By Alexander Carbone

Crafting your story to be concise and clear is essential, especially if online selling is your only option. In this article, we provide some tips about how to tell your business’s story in a compelling way.

Storytelling is a critical skill for any entrepreneur. By the time you’ve launched your business, you’ve likely told your company’s story to a number of different people and in countless different ways. You have talked about the source of your inspiration, how you turned an idea into action, and your goals for the future. Each time you interact with a prospective partner, client or vendor, you’ve proudly told them about your journey to business ownership.

Think About the Problem You are Solving

All businesses set out to solve a problem, or else they will cease to exist. For example, ACCESS provides funding to aspiring entrepreneurs or existing entrepreneurs who are unable to secure funding from traditional sources. Your business is ultimately solving a problem – for someone or some entity – by providing a needed or desired product or service.

When telling your story, focus on what problem you are trying to solve. If you offer a product, why would someone buy that product? What challenge, problem, void or need is it solving? For example, if you sell clothing, you could emphasize the fact that the niche or market you cater to has been underserved in your community. Maybe you are trying to help your customers gain better access to a high quality, local products at a competitive price. In doing so, your story can double as marketing material, making it clear why a customer would want to buy from you.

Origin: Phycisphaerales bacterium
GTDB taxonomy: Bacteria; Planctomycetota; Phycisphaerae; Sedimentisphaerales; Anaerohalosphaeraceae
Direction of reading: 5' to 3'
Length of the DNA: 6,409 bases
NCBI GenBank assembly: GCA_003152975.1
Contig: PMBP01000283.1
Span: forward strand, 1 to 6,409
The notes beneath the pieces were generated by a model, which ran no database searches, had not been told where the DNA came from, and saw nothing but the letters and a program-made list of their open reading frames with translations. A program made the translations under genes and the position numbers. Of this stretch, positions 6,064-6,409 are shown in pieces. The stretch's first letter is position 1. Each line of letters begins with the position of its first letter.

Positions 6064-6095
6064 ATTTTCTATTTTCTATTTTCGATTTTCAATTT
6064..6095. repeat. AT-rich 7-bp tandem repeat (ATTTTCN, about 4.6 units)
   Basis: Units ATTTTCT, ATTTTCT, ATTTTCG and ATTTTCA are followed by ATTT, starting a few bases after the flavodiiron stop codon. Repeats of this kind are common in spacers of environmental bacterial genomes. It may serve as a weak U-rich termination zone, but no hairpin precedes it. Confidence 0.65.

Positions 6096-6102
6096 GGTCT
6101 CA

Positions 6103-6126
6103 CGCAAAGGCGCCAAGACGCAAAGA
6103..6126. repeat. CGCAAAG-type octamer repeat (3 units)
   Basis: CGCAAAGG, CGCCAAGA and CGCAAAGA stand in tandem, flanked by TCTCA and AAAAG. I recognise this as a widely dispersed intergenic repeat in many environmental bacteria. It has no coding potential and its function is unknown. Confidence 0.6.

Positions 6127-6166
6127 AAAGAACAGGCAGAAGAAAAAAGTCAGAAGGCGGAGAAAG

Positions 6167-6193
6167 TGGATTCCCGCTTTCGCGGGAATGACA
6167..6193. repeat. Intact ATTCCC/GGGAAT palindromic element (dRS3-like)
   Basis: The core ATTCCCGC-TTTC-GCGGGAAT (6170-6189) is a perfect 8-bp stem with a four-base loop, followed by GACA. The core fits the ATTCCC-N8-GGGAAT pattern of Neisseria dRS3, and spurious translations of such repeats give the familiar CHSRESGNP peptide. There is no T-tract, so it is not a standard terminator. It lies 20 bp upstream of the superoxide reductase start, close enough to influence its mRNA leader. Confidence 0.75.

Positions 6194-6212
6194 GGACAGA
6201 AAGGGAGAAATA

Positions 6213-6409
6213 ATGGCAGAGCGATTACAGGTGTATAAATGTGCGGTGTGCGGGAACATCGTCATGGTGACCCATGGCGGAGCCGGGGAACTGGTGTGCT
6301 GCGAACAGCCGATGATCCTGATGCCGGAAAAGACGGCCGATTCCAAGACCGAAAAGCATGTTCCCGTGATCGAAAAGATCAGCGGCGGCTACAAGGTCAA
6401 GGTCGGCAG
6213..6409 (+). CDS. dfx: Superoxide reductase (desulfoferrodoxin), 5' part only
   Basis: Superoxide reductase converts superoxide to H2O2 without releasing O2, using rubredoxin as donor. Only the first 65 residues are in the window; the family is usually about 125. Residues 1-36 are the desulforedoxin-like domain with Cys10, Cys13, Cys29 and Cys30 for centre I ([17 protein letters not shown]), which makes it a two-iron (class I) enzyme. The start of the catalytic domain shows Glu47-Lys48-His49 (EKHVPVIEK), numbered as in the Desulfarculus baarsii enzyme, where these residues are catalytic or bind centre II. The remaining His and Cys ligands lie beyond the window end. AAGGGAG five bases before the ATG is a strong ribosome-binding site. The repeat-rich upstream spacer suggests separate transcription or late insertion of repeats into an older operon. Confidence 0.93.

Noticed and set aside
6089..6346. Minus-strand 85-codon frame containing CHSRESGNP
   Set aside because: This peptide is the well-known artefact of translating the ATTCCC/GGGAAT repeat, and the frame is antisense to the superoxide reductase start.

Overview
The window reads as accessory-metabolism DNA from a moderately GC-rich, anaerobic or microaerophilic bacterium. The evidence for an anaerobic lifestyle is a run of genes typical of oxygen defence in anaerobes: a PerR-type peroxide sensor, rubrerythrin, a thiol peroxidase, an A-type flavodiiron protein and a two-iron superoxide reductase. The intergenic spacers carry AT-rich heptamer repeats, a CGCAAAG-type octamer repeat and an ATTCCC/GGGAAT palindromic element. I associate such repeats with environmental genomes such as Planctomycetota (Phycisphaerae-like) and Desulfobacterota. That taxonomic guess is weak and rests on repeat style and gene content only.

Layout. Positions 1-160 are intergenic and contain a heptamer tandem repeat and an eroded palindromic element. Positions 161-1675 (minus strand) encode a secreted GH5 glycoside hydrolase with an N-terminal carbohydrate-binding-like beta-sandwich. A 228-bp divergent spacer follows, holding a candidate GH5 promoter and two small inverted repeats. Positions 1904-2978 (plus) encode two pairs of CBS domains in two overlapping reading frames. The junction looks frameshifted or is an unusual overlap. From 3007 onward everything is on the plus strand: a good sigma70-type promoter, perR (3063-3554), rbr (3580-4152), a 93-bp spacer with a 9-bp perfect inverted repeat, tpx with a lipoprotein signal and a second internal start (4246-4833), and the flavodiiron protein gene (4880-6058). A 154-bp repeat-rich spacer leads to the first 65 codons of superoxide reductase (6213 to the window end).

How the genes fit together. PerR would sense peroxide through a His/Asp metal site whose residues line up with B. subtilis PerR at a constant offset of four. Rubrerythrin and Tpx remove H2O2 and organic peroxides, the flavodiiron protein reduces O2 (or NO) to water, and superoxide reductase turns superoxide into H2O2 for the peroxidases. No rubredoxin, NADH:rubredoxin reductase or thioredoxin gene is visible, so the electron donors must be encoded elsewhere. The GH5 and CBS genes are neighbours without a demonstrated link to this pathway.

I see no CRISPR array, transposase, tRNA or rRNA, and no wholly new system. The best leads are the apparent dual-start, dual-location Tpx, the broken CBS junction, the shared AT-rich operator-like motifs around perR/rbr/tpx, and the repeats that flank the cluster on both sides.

Tailor to Your Audience

If you’ve been in business long enough, you’re probably used to telling your business’s story to prospective clients, partners, investors, distributors, vendors and maybe even the media. Each one requires a different version of your story. Don’t forget to take the needs and wants of each stakeholder into account as you craft your messaging. This will affect the words you use, the length of your message and what you focus on. For example, when speaking to prospective partners, talk about your potential for further expansion and growth, and the financial state of your business. As noted above, for customers, talk about the problem that you are solving for them.

However, it is also easy to fall into the trap of being inconsistent in the different versions of your story. If you do so, it could damage your brand, reputation and potential business performance. Be honest and genuine in your messaging, and make sure the core elements of your story – why you are running your business and how it can help others – ring true.

Don’t Forget About You

Your background, experiences and inspiration for starting your business are all critical parts of your story. Oftentimes, entrepreneurs are motivated to start a business by their own experiences, frustrations and challenges. When telling their stories, many small business owners focus too much on the business itself, forgetting about the most important asset – you! When telling the story of your business, whether it is online, in a LinkedIn bio, or for a website that is giving you coverage, don’t forget to add in the uniquely human element that is yourself.

Human connection is important, particularly for buyers who are looking to shop local and support small businesses. Offering information about your inspiration and motivations can be a great way to personalize your story and strengthen your connection with prospective customers.

Concluding Thoughts

Storytelling is a skill perfected over time and with practice. As you talk to various stakeholders about your business, don’t just tell them the what – remember to include the why. Treat every chance to talk about your small business as an opportunity to tell your story. After all, people tend to remember stories better than lectures, and if people remember your business, you will find yourself one step closer to financial success.

As always, if you are looking for help with your storytelling or other business skillsets, consider taking advantage of ACCESS’s Women’s Business Accelerator program or if you’re an ACCESS client, our business coaching program. You can find more information about our support for entrepreneurs here.